The pH increased during the process of composting. It ranged from 7.28 to 7.65 at initial stage and 7.62 to 7.94 at final stage. At final stage, the highest pH value of 7.94 was recorded in T3 (30 % CETP sludge + 20 % poultry waste - PW + 50 % crop waste-CW) followed by 7.82 in T1 (30 % CETP sludge + 20 % cow dung - CD + 50 % CW) and T8 (50 % CETP sludge + 20 % PW + 30 % saw dust - SD), which were on par with each other. The pH showed an increasing trend and a good indicator of composting process. The pH was in the range of 7.60 to 7.90 at end of composting process. This is in confirmation with findings of Moorthy et al. (1996). The neutral pH recorded in the final product might be due to the production of CO2 and organic acids by microbial activity during the process of bioconversion of different substrates in the feed mixtures (Elvira et al., 1998).

Electrical conductivity

The EC increased during the process of composting. It ranged from 2.75 to 2.92 dS m-1 at initial stage and 2.91 to 3.10 dS m-1 at final stage. At final stage, the highest EC value was observed in T5 (3.10 dS m-1) followed by T6 (3.08 dS m-1), which were on par with each other. Addition of carbonaceous materials viz., crop wastes and sawdust altered the EC of the final compost. The increase in EC could be attributed to the release of soluble salts during the decomposition of organic materials. Kiruba (1996) and Mini (1998) have also reported an increase in EC during the decomposition of industrial solid waste materials. Organic carbon.  


The changes that occurred during the process of composting in OC content due to mixing of different materials with CETP sludge are present in Figure 1. In general, there was significant reduction in organic carbon content from 39.70 per cent to 18.50 per cent due to vermicomposting process. The highest reduction of organic carbon content was achieved in T3 (30 % CETP sludge + 20 % PW + 50 per cent CW) followed   by T4 (50 % CETP sludge + 20 % PW + 30 % CW). In general, mixing of poultry waste along with crop waste (T3, T4) had a profound influence in reducing the organic carbon content compared to sawdust (T5 to T8). The reduction in organic carbon was due to the utilization of carbon as an energy source and to build up protoplasm (Gaur, 1982). Borkar et al. (1991) reported that reduction in organic carbon was due to the release of CO2 through the break down of carbon by microorganisms during the composting process. An enhanced organic matter decomposition in the presence of earth worms, which results in lowering of C: N ratio was observed by Talashilkar et al. (1999). A large fraction of organic carbon was lost as CO2 and by the end of vermicomposting period. It was supported by Elvira et al. (1996).                                                    


Total nitrogen

The total N content of initial samples varied from 0.35 to 0.46 per cent, while it ranged from 0.95 to 1.05 per cent in final vermicompost. In general, the total N content invariably increased in vermicompost irrespective of different material mixed with CETP sludge. Among the treatments, T3 (30 % CETP sludge + 20 % PW + 50 % CW) recorded the highest N content of 1.05 per cent followed by T7 (50 % CETP sludge + 20% PW + 30% CW) and the lowest value was recorded in T6 (50% CETPS + 20% CD + 30% SD). Earthworms also have a great impact on nitrogen transformations in manure by enhancing nitrogen mineralization, so that mineral nitrogen was retained in the nitrate form (Atiyeh et al.,2000). The final N content of vermicompost is dependent on the initial N present in the waste and the extent of decomposition (Gaur and Singh, 1995). The finished vermicompost had higher concentration of NPK and micronutrients in the present investigation. This is in accordance with the findings of Jambhekar(1992) and Delgado et al.(1995). On the other hand, the nutrient contents of the vermicompost and the ordinary manure have been found to be similar as reported by Shinde et al., (1992) and Talashilkar et al., (1999).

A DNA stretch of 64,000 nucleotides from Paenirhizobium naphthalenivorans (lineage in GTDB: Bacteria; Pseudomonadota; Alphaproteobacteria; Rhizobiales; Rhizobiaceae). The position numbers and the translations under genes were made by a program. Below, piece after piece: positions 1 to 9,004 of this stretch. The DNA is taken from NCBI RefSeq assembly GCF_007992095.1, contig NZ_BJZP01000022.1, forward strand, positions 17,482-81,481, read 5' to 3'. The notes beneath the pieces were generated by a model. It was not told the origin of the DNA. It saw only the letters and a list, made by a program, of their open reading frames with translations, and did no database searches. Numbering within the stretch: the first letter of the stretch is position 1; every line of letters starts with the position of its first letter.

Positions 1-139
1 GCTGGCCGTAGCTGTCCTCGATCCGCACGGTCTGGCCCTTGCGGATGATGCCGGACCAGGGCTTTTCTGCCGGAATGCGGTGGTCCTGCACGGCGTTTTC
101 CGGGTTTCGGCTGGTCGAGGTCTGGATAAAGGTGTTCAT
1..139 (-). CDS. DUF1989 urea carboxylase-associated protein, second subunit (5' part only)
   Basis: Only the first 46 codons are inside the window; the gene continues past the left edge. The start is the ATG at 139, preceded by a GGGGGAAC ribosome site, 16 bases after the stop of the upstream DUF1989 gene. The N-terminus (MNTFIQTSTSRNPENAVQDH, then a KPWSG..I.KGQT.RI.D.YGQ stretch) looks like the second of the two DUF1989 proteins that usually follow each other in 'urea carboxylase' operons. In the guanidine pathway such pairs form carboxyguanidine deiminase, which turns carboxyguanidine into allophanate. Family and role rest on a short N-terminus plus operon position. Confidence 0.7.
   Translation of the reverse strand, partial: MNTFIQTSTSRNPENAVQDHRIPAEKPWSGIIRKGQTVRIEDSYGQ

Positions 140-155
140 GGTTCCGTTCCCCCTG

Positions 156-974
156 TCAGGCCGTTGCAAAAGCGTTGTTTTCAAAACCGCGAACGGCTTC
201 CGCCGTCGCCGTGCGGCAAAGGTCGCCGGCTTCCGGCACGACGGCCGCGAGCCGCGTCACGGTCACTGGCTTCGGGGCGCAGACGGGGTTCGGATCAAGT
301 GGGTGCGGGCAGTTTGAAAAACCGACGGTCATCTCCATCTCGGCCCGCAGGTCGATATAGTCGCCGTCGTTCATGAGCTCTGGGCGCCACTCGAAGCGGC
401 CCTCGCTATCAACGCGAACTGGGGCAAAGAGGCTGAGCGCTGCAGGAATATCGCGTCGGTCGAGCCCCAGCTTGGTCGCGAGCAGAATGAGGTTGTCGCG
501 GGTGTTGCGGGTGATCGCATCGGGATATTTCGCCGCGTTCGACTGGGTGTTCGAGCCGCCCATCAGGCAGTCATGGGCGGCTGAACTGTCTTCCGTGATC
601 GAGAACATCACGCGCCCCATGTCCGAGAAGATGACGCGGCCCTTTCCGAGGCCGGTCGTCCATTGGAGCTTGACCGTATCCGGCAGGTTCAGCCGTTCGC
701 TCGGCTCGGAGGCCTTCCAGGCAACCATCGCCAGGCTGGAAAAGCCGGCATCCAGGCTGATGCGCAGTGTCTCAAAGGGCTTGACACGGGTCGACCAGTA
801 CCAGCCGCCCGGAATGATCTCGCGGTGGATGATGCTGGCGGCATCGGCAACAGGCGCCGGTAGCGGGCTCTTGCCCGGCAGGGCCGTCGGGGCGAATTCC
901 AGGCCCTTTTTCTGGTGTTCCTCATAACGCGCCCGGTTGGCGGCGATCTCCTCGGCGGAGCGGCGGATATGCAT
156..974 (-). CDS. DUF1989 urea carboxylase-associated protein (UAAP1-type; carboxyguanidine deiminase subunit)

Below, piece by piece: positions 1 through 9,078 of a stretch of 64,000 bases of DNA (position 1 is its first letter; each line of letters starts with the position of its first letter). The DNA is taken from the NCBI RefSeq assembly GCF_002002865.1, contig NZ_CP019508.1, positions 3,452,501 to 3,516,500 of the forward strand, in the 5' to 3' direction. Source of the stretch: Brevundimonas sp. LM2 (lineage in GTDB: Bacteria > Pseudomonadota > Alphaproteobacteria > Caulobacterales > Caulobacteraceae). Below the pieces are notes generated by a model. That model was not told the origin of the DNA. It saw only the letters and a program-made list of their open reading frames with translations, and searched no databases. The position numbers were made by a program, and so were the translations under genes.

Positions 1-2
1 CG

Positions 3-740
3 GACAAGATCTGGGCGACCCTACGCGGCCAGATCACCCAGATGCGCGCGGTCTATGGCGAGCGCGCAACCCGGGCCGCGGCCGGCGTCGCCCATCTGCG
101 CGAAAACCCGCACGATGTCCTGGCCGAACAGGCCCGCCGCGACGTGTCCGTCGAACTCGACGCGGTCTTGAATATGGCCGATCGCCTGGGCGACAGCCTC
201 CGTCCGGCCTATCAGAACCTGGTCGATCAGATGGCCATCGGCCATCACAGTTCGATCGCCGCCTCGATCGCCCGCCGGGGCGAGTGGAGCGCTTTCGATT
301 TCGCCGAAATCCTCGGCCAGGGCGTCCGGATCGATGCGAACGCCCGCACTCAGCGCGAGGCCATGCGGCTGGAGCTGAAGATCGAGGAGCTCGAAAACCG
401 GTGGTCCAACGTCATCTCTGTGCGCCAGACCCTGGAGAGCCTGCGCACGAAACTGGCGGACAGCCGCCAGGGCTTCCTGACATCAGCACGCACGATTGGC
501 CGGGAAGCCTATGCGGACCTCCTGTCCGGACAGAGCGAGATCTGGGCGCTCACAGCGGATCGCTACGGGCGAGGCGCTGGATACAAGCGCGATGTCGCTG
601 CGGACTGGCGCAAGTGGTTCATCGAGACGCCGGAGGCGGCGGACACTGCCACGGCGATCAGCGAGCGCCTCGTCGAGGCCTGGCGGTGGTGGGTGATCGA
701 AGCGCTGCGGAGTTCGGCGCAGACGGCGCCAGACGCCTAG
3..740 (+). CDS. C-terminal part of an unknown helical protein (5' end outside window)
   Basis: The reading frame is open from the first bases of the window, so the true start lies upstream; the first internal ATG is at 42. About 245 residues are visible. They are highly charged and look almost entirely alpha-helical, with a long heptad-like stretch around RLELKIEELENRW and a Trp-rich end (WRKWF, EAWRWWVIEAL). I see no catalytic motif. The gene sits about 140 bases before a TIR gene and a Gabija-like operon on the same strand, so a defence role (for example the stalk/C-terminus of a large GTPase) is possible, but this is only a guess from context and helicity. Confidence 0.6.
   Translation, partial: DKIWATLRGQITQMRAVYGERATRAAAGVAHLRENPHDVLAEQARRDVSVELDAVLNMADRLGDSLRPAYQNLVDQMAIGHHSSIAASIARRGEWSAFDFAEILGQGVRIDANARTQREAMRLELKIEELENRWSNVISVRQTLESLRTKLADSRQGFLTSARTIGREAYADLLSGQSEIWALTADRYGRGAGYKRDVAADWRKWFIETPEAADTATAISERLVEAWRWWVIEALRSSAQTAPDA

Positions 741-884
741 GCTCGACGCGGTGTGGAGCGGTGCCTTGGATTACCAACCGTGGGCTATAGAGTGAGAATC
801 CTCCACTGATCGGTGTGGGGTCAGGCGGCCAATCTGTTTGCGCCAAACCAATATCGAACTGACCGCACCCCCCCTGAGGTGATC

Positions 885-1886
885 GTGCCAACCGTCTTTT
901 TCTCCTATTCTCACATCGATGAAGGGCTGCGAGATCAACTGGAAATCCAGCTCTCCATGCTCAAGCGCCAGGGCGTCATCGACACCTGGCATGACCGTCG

Carbon / Nitrogen ratio

The C: N ratio of the vermicompost varied between 81.7 and 107.0 at initial stage and between 15.5 and 21.30 at final stages of composting process. Addition of poultry waste and cow dung (T3, T4) had the lowest initial and final C: N ratio compared to rest of the treatments. However, higher C: N ratio of 21.30 and 20.80 were recorded in T7 (30 % CETP sludge + 20% PW + 50 % SD) and T8 (50 % CETP sludge + 20% PW + 30% SD) respectively. In general, addition of poultry waste and cow dung with CETP sludge (T3, T4) reduced the final C: N ratio compared to rest of treatments. Therefore considerable amounts of NH3 as volatile forms of nitrogen will be lost. The C: N ratio is often used to describe the maturity of composts and should reach values of about 15-25 (Mathur et al., 1993). The C:N values should not be too high, as the application of such compost can result in immobilization of available nitrogen, causing an N-deficiency in plants (Kostov et al., 1995).                                          

The C: N ratio of the compost is one of the important indicators of compost maturity. A lower C: N ratio of 15 to 20:1 is said to be optimum for good quality matured manure (Fig.4). In the present study, the C: N ratio was much wider at the beginning which narrowed down at the end of the composting process. The C: N ratio of compost in the present investigation ranged between 15.50: 1 and 20.1:1, which could be readily utilized for crop production as suggested by Gaur (1982). Enhanced organic matter decomposition in the presence of earthworms and subsequent reduction in lowering of C: N ratio has been reported by Kale et al. (1982) and Talashilkar et al. (1999). According to Senesi (1989) a decline of C: N ratio to less than 20 indicates an advanced degree of organic matter stabilization and reflects a satisfactory degree of maturity of organic waste


The pH and EC of the vermicompost increased during the process of composting and the rate of decomposition was found to be faster when 20 per cent poultry waste and 50 per cent crop waste were mixed with 30 per cent sludge. The finished vermicompost obtained by mixing 30 per cent sludge with 20 per cent poultry waste and 50 per cent crop waste contains higher nutrient status (NPK) with narrow C: N ratio (15.5).